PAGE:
1. Slides: The Scartaglen / Trasna na dTonnta
The first tune appeared on The Star above the Garter an album by fiddlers Denis Murphy and Julia Clifford in 1969. The slide which follows is a jig version of the popular Irish song “Trasna na dTonnta” which shares similarities with the jig “Westering Home”.
2. Reels: Richard Dwyer’s / The Hunter’s House
The first reel is a composition of Richard Dwyer which featured on his album In a Creative Mood (2002). The tune that follows is a Finbarr Dwyer-inspired version of a popular tune composed by Cavan fiddler Ed Reavy.
3. Song: An tSeanbhean Bhocht
References to popular hopes of French military support during the 1798 rebellion period in Ireland abound in this song, whose title utilises a poetic name often used to depict Ireland. Séamus learned this song at school from his teacher Caoimhín Ó Cinnéide.
4. Jigs: The Boys of Tandragee / The Eavesdropper / Finbarr Dwyer’s
The selection begins with a jig version of a similarly titled popular song. The tune appeared in the 1912-published Volume 1 of The Roche Collection of Traditional Irish Music under the title “Paddy Mc Fadden”. The second jig can be traced back to the 1903 publication of O’Neill’s Music of Ireland and in common with this entire selection, was sourced by Séamus from Finbarr Dwyer. The final tune was titled “Finbarr Dwyer’s” in the absence of any additional title information.
5. Song: Bánchnoic Éireann Ó
A song in praise of Ireland which was popularised by a 1971 recording by Skara Brae. The words to the song were written by Donncha Rua Mac Conamara (1715-1810), a Clare-born poet, with the air making an appearance in William Shield’s 1783 opera The Poor Soldier.
6. Reels: King of the Clans / The Woman of the House
The first tune appeared in the 1907 The Dance Music of Ireland - 1001 Gems and featured on the 1977 It’s a Hard Road to Travel recording by fiddler Andy McGann. The second reel is most famously associated with Sligo fiddler Michael Coleman who recorded it in New York during 1927.
7. Song: Eibhlín a Rún
A romantic song composed by harper and poet Cearbhaill Ó Dállaigh for Ellen Kavanagh. During her wedding to another man more favoured by her Wexford family, Ó Dállaigh performed the song for her, arising from which he persuaded her to elope with him. The Dublin Penny Journal of 1832 suggests that the song provided the first known source of the phrase “Céad Mille Fáilte” – “A hundred thousand welcomes.”
8. Jigs: Currants for Cakes and Raisins for Everything / My Wife’s a Wanton
The first jig was composed by accordionist/guitarist Ann Conroy-Burke who played for a time with the band Oisín, and now plays regularly with husband Joe Burke. Séamus learned the closing jig from Finbarr Dwyer, a tune of Scottish origin which appeared in the 1880-published Kerr’s Second Collection of Merry Melodies for the Violin.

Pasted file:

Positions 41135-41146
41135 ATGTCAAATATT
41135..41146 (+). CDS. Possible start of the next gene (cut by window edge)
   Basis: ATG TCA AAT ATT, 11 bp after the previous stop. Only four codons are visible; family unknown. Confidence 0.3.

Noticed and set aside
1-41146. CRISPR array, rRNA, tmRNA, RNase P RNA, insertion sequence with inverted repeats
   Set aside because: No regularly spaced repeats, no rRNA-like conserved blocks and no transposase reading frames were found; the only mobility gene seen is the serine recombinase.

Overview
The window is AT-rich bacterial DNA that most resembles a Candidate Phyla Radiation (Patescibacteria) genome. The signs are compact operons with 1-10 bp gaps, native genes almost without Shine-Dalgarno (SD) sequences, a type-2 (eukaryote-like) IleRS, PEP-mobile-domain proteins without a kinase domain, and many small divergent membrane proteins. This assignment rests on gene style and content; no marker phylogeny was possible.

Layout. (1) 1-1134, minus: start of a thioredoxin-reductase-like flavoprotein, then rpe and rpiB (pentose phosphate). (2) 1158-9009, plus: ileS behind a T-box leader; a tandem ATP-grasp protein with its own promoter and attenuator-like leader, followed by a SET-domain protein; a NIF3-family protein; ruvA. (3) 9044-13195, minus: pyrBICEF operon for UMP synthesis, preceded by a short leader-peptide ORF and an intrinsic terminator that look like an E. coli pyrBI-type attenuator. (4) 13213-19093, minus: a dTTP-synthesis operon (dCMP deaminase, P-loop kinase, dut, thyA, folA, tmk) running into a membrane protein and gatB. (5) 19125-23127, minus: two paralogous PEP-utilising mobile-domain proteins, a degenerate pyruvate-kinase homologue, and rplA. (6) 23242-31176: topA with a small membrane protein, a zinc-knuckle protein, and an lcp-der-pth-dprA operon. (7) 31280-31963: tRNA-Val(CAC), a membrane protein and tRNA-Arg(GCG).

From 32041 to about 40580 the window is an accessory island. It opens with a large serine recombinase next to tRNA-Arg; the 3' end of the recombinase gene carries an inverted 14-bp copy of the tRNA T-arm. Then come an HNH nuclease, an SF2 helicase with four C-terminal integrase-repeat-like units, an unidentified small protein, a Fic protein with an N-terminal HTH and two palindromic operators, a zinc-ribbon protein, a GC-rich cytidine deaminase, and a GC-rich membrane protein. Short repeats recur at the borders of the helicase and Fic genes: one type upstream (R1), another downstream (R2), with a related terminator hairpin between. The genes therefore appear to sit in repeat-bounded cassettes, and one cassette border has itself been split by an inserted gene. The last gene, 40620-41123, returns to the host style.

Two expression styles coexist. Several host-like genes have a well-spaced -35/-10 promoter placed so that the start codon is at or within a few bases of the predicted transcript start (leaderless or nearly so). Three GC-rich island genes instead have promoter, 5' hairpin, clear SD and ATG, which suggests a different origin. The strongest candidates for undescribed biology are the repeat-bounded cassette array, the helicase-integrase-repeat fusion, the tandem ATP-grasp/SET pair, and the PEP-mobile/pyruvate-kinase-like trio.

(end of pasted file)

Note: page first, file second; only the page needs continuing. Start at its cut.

9. Reels: Over the Moor to Peggy / The Dogs Among the Bushes
Associated with Sligo/New York fiddler, James “Lad” O’Beirne, the first reel is also known as “The Monasteraden Fancy”, in reference to a townland in South Sligo. The second reel was recorded in 1938 by Dublin fiddler Frank O’Higgins.
10. Song: Banks of the Bann
This song, which shares a similar melody to the hymn “Be Thou My Vision”, was recorded by The Voice Squad on their 1987 release Many’s the Foolish Youth. The Voice Squad sourced the song from Jim and Liz McArdle of Drogheda, whom they credit with re-invigorating the version contained in the Sam Henry collection.
11. Hornpipes: West the Hill / The Druid’s Field
Sourced from Finbarr Dwyer’s 1970 album Irish Traditional Accordionist, this selection begins with a hornpipe otherwise generally known as “The Chancellor”. The tune which follows is usually referred to as “Kit O’Mahoney’s”, who was mother of the influential Captain Francis O’Neill.
12. Polkas: Connie Fleming’s / The Ballinahulla
The first polka was recorded in 1995 by legendary Sliabh Luachra accordionist Johnny O’Leary. The closing tune features on Denis Doody’s 1978 album release Kerry Music, named after the townland where he was born near Ballydesmond.
Aíonna Speisialta / Special Guests
Méabh Ní Bheaglaoich (Track 3, 5, 7) – vocals
Innealtóir Fuaime / Sound Engineer:
Innealtóir Máistrithe / Mastering Engineer:
Dearadh / Design:
Robert Hakalski www.vmdigital.com
Grianghrafadóireacht Clúdach / Cover Photography: Richard Walker, Vecta Photo
Buíochas le / Thanks to: Donogh Hennessy, Finbarr Dwyer, Mary & Méabh Ní Bheaglaoich, Níall & Eoin Ó Beaglaoich, Síona & Larry Myres (for their home-from-home hospitality in Bobby Van’s!), Nicky McAuliffe,
Begley is the quintessential Irish musician known for his sharp wit and famous for pumping out tune after tune at all night sessions with an unstoppably energy. Fiddler Oisín Mac Diarmada, founder of noted group Téada, has been described by The Irish Echo's Earle Hitchner as "one of the most gifted and creative traditional fiddlers playing today".
Having toured together frequently in the US during the past two years, Begley and Mac Diarmada have now teamed up in an exciting and intimate new combination, exploring tunes and songs from West Kerry to Sligo and beyond.